A formal vote, by way of resolution, or covenant, was put--that, if any man attempt. ed to leave the county, any one of the company then present was to kill him, and say ucibing about it, and throw him into the brush.

When this was put to vole I heard no one vote egainst it. Rigion then called for the negative vote, anu said he wanted to see if any one dared to vote against it. There was no negative vote.1b., p. 37.

“Addison F. Green, a [Mormon] witness for the state, produced, sworn, and examined, deposeth and saith:

"I heard Sidney Rigdon, (speaking of those who would attempt to leave the county at thai time) say, 'it was the duty of any present, if they saw such movements, to stop the men,' and if they persisted in going, he said something about sending them to the other world to tell their hellish news, or something like this." Ib. page 38.



From the New York Evangelist. THE GREATEST REWARD EVER OFFERED. As I look over the papers I now and then find offers of large rewards hy injured individuals or communities, for the detection of offenders for the purpose of bringing them 10 punishment. This stimulates the officers of justice, and sharpens the eyes of multides eager for the prize I think it would not be amiss to offer rewards for turning thieves into honest nien, drunkards into sober men, liars into lovers of the truth. It would argue great benevolence in the government to offer a handsome prize-some earthly and precious gift—to those who should do the most to reclaim the vicious and make virtuous and happy men of them. But governinents savor too much of vengeance. Their rewards are for the capture of the oifender with a view to his punish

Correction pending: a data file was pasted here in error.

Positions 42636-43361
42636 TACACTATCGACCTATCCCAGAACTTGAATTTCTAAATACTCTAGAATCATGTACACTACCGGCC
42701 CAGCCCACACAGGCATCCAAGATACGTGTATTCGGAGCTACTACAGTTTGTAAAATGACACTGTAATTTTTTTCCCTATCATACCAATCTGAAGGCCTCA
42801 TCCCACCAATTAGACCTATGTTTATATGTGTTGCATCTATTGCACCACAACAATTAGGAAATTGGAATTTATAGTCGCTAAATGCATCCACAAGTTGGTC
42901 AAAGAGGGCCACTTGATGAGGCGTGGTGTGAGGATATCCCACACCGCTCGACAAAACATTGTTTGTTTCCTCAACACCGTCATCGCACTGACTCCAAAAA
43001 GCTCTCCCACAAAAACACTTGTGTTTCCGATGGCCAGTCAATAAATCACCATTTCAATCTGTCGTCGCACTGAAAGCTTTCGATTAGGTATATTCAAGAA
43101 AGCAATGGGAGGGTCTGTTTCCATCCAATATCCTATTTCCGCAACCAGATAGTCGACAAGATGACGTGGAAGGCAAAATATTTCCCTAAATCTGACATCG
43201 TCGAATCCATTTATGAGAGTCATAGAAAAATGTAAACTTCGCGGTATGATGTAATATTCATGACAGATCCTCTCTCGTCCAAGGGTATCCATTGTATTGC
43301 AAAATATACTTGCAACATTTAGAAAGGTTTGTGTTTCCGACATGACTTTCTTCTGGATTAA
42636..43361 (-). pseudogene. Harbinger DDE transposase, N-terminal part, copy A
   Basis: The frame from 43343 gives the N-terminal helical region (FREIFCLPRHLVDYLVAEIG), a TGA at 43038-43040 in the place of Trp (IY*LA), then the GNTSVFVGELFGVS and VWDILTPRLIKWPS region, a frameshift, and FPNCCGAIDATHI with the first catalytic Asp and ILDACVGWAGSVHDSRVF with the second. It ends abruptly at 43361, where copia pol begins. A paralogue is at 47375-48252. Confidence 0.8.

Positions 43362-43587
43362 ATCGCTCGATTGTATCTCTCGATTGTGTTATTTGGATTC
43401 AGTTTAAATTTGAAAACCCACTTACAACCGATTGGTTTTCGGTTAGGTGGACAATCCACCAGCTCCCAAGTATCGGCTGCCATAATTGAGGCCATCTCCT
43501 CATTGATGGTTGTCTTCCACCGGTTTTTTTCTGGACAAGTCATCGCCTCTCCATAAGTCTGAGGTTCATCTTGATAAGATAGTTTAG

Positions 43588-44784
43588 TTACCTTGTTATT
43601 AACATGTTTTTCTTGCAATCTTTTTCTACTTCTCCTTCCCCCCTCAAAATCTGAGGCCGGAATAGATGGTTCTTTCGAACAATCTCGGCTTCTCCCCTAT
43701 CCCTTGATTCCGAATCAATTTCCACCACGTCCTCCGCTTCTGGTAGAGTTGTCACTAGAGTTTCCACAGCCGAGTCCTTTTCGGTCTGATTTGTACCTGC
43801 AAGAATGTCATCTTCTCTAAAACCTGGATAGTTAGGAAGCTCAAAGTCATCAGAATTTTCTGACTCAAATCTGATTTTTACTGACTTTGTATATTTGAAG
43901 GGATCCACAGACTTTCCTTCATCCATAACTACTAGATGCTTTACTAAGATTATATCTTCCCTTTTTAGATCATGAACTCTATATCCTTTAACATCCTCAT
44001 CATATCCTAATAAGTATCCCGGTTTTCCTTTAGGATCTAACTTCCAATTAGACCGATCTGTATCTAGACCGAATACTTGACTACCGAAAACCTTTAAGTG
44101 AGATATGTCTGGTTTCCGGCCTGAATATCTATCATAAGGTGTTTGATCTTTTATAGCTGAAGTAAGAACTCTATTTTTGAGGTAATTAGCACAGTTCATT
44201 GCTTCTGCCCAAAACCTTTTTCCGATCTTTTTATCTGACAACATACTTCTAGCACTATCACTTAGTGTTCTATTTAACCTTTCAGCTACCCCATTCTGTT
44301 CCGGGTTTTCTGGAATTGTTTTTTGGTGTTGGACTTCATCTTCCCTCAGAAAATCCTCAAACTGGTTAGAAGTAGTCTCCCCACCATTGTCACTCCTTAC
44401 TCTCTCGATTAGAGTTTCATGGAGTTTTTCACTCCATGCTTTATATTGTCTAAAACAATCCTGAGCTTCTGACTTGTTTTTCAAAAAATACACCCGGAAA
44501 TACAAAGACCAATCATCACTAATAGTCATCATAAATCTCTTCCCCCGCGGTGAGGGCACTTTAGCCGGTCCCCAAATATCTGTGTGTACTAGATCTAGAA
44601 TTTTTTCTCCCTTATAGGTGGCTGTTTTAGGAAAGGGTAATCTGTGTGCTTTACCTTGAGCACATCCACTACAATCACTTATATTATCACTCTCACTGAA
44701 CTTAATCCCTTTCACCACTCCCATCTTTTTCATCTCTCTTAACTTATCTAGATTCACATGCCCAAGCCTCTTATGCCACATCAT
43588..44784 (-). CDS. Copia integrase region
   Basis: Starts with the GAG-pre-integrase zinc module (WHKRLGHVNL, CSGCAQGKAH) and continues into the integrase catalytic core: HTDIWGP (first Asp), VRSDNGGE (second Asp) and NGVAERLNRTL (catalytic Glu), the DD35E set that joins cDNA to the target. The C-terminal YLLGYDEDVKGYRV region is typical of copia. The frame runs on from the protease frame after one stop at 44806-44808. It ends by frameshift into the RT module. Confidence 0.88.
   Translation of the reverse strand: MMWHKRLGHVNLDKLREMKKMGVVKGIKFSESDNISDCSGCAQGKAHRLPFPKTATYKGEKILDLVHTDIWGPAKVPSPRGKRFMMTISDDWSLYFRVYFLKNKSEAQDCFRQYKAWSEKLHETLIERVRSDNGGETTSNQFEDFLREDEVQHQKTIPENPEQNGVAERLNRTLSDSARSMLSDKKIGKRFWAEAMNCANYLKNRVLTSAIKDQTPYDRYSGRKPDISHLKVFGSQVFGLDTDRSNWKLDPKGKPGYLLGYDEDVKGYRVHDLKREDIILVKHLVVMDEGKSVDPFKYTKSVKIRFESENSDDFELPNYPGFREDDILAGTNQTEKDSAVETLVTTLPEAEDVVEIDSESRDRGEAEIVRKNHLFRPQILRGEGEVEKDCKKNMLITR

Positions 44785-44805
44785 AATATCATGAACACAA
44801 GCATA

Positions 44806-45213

This may be often expedient; but if they were to offer some handsome bounties for good done for the rescue of the degraded, and the recovery of ihe abandoned, I do not think it would be one of the causes of their ruin.'

There is a government I have read of lately that does this thing. I was struck with the Chief Magistrate's proclamation. I never read of so large a reward offered for any enterprize Many of the subjects of that government had revolted, ill-treated the supreme authority, and did what they could to injure the public welfare. The Head of the government offered a reward to any that should bring the rebels back, not for the purpose of punishing them, but for the purpose of making wise and good men of them. The object was not to imprison, or put to death, or afflict in any way the revolted; but to do them good. This is so strange, that my readers will nou be satisfied with my account it, and I must give them the exact words "They that be wise shall shine as the brightness of the firmament; and they that turn many to righteousness as the stars forever and ever. I think that is a very remarkable proclamation. The reward offered is large enough to meet any man's desire. "Shine as the stars!People sometimes shine in gold lace, and glitter with diamonds and precious stones; but all this is pitiful compared with the stars-a lamp to the sun.